Plastic Wrap Replacements
I've just bought bee's wax wraps from Abeego and Bee's Wrap, which I'm excited to try out. I've been wanting to make the switch for a while, but was doing my research to see what the best alternatives are. Abeego is a Canadian company and was the first product of its kind. These bee's wax wraps are made with a blend of bee's wax, organic cotton, hemp, jojoba oil, and tree resin. Bee's Wrap is essentially the same, though they don't use a hemp/cotton blend. Their's is made simply with organic cotton muslin, and they are made in Vermont.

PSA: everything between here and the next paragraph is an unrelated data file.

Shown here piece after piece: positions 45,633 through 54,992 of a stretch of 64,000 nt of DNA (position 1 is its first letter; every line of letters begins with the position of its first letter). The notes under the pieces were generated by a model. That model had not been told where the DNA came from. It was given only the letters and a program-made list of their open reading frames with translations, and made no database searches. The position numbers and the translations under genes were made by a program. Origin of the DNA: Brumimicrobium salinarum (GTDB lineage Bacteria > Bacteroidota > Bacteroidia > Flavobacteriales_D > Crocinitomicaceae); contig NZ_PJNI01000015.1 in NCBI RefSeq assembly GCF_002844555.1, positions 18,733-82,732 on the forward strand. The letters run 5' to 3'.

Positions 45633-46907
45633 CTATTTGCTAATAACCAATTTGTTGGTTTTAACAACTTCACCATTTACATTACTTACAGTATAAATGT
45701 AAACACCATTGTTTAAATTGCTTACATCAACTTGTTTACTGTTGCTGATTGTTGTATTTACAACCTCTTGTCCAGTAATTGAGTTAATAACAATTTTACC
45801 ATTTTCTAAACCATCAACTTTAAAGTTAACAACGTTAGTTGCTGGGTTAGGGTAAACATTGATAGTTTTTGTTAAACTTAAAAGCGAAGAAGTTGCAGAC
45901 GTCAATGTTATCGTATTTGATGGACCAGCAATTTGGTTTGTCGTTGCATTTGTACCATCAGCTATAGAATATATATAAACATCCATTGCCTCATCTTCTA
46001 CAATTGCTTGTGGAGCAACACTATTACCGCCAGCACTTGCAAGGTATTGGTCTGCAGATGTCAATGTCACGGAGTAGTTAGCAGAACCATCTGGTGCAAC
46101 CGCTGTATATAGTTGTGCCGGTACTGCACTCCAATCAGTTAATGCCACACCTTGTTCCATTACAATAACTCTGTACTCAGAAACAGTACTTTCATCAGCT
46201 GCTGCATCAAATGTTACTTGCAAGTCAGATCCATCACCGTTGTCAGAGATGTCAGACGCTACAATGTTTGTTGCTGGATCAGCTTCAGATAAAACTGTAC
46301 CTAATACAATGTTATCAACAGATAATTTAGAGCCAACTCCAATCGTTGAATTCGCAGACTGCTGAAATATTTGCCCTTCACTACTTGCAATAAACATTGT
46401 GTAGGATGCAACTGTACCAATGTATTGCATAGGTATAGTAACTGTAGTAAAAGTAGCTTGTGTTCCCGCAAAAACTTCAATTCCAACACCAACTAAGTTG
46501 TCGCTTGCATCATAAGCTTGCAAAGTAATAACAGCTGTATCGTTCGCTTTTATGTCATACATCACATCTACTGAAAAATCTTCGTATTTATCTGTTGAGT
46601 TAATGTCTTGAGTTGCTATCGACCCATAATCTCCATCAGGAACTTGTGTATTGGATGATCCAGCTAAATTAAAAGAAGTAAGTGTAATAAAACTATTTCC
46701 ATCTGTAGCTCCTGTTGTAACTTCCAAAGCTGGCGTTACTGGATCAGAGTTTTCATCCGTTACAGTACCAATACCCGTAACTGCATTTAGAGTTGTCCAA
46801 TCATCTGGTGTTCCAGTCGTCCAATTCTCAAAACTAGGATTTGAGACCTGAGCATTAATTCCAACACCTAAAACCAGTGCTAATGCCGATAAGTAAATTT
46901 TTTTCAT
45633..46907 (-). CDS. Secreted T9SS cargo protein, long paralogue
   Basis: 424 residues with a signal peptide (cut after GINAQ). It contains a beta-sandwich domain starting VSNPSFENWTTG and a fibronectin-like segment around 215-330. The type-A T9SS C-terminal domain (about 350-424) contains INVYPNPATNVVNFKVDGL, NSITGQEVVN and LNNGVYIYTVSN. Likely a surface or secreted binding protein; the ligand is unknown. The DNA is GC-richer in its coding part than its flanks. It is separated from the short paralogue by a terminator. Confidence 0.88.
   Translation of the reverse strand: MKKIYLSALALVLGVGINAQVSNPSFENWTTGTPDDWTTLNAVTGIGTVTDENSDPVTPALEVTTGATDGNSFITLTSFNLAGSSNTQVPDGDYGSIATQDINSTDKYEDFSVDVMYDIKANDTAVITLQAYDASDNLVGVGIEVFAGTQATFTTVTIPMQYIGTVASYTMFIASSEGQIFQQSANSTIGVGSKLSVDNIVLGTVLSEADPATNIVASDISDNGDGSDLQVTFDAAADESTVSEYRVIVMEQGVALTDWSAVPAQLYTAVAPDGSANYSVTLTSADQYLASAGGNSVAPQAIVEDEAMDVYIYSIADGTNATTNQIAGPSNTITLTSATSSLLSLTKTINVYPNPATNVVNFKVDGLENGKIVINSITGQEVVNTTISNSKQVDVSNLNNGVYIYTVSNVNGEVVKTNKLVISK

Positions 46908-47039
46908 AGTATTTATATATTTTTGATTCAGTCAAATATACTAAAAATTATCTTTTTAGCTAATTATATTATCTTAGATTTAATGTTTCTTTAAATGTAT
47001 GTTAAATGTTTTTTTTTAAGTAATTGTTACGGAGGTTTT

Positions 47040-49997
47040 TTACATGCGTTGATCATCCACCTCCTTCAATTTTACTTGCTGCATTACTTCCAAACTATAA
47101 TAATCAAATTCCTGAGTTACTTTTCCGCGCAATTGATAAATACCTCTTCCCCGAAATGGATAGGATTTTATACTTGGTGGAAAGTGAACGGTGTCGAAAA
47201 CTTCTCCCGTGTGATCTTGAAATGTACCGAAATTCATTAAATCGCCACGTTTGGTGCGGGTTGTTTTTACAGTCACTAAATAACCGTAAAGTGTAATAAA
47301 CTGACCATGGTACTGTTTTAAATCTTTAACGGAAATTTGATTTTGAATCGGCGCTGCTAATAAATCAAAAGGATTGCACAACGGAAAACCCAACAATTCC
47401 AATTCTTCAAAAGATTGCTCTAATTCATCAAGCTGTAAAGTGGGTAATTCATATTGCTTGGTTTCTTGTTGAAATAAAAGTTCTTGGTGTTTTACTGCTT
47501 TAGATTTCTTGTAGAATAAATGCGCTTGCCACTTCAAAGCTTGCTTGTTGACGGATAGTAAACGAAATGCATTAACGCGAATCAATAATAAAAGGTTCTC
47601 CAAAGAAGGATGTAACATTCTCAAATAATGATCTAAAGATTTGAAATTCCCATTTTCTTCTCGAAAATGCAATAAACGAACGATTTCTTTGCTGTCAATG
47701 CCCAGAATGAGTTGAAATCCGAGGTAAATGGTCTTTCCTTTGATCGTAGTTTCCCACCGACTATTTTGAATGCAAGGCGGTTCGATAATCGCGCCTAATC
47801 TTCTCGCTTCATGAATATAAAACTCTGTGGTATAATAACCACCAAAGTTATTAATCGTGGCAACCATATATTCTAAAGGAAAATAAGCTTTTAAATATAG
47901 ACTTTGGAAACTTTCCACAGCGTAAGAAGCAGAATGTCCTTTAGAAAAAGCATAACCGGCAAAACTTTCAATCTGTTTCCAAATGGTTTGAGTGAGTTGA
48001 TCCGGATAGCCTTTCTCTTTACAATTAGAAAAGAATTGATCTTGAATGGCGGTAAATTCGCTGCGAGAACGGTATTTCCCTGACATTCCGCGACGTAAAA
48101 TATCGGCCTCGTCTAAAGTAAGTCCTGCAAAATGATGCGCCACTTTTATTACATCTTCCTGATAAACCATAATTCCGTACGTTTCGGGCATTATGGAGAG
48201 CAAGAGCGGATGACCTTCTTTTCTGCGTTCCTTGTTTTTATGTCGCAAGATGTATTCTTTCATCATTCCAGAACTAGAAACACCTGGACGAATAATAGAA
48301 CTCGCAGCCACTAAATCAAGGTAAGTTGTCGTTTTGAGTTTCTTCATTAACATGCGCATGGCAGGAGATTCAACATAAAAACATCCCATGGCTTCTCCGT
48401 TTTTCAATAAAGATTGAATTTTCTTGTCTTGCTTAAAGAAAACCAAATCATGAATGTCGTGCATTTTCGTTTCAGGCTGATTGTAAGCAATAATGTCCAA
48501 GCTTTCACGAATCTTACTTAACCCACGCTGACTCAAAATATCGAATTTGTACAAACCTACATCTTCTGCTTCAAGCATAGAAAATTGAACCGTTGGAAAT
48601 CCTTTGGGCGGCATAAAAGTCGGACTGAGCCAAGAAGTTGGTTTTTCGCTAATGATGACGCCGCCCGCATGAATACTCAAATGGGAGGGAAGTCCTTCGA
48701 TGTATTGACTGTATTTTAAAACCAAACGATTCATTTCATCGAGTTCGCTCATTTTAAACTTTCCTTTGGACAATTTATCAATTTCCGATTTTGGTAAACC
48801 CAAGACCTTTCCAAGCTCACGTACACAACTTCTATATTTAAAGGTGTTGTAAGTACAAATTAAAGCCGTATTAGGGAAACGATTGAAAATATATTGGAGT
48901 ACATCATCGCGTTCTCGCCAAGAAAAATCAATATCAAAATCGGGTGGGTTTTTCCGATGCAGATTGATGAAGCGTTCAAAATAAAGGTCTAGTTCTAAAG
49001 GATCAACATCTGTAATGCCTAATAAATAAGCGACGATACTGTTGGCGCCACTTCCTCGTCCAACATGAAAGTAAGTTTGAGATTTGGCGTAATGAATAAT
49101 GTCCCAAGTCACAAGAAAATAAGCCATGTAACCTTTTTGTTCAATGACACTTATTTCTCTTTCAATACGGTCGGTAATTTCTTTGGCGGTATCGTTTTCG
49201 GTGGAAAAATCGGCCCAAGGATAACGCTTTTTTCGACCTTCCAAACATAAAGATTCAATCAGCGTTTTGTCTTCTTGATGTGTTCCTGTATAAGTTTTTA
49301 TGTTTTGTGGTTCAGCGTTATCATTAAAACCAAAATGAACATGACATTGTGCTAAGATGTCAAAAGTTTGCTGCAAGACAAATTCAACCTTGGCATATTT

These are just a few eco-friendly swaps I've been able to make at home. One I would like to find a replacement for is rubbish bin liners, because otherwise we still rely on plastic grocery bags to line our rubbish bins at home. I know I could probably use things like small wet bags, or large ones for tall kitchen bins, but the thought of cleaning those grosses me out still. So, I don't know. I'll figure it out, but if anyone has any recommendations for this, please do share!